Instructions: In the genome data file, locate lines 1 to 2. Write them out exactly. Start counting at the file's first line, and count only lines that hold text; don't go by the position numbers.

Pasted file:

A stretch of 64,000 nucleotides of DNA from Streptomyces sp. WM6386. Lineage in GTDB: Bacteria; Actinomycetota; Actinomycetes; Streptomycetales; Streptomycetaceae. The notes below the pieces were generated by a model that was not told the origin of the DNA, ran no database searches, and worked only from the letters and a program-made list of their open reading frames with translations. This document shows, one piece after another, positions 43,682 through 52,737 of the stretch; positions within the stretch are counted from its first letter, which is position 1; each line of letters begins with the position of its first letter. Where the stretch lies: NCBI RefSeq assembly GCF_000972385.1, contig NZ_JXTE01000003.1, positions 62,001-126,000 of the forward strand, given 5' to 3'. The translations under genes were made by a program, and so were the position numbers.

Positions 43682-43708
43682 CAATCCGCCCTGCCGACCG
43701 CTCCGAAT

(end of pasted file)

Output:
A stretch of 64,000 nucleotides of DNA from Streptomyces sp. WM6386. Lineage in GTDB: Bacteria; Actinomycetota; Actinomycetes; Streptomycetales; Streptomycetaceae. The notes below the pieces were generated by a model that was not told the origin of the DNA, ran no database searches, and worked only from the letters and a program-made list of their open reading frames with translations. This document shows, one piece after another, positions 43,682 through 52,737 of the stretch; positions within the stretch are counted from its first letter, which is position 1; each line of letters begins with the position of its first letter. Where the stretch lies: NCBI RefSeq assembly GCF_000972385.1, contig NZ_JXTE01000003.1, positions 62,001-126,000 of the forward strand, given 5' to 3'. The translations under genes were made by a program, and so were the position numbers.

Positions 43682-43708